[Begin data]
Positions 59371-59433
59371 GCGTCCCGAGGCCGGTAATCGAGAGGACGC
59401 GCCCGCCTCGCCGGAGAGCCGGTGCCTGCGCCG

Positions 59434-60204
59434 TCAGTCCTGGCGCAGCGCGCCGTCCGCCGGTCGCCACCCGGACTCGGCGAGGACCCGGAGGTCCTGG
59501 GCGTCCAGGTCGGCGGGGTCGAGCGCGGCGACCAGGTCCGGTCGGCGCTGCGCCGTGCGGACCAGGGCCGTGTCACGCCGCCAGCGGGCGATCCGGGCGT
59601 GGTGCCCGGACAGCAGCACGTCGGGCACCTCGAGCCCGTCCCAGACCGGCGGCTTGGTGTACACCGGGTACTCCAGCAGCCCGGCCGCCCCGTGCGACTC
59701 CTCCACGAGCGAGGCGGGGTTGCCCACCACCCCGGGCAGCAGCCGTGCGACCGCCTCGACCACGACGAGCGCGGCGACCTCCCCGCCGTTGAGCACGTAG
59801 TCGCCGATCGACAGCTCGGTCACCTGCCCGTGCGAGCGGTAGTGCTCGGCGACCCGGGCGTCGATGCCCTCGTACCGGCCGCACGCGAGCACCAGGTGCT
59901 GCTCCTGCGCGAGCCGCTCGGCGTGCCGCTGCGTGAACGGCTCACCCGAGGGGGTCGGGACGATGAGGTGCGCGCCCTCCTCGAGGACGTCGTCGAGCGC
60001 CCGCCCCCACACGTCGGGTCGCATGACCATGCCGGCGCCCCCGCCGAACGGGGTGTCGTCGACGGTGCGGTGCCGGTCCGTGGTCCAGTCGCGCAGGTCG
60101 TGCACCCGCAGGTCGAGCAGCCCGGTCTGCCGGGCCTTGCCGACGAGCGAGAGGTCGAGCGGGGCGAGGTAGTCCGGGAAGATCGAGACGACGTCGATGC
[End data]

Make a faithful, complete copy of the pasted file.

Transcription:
Positions 59371-59433
59371 GCGTCCCGAGGCCGGTAATCGAGAGGACGC
59401 GCCCGCCTCGCCGGAGAGCCGGTGCCTGCGCCG

Positions 59434-60204
59434 TCAGTCCTGGCGCAGCGCGCCGTCCGCCGGTCGCCACCCGGACTCGGCGAGGACCCGGAGGTCCTGG
59501 GCGTCCAGGTCGGCGGGGTCGAGCGCGGCGACCAGGTCCGGTCGGCGCTGCGCCGTGCGGACCAGGGCCGTGTCACGCCGCCAGCGGGCGATCCGGGCGT
59601 GGTGCCCGGACAGCAGCACGTCGGGCACCTCGAGCCCGTCCCAGACCGGCGGCTTGGTGTACACCGGGTACTCCAGCAGCCCGGCCGCCCCGTGCGACTC
59701 CTCCACGAGCGAGGCGGGGTTGCCCACCACCCCGGGCAGCAGCCGTGCGACCGCCTCGACCACGACGAGCGCGGCGACCTCCCCGCCGTTGAGCACGTAG
59801 TCGCCGATCGACAGCTCGGTCACCTGCCCGTGCGAGCGGTAGTGCTCGGCGACCCGGGCGTCGATGCCCTCGTACCGGCCGCACGCGAGCACCAGGTGCT
59901 GCTCCTGCGCGAGCCGCTCGGCGTGCCGCTGCGTGAACGGCTCACCCGAGGGGGTCGGGACGATGAGGTGCGCGCCCTCCTCGAGGACGTCGTCGAGCGC
60001 CCGCCCCCACACGTCGGGTCGCATGACCATGCCGGCGCCCCCGCCGAACGGGGTGTCGTCGACGGTGCGGTGCCGGTCCGTGGTCCAGTCGCGCAGGTCG
60101 TGCACCCGCAGGTCGAGCAGCCCGGTCTGCCGGGCCTTGCCGACGAGCGAGAGGTCGAGCGGGGCGAGGTAGTCCGGGAAGATCGAGACGACGTCGATGC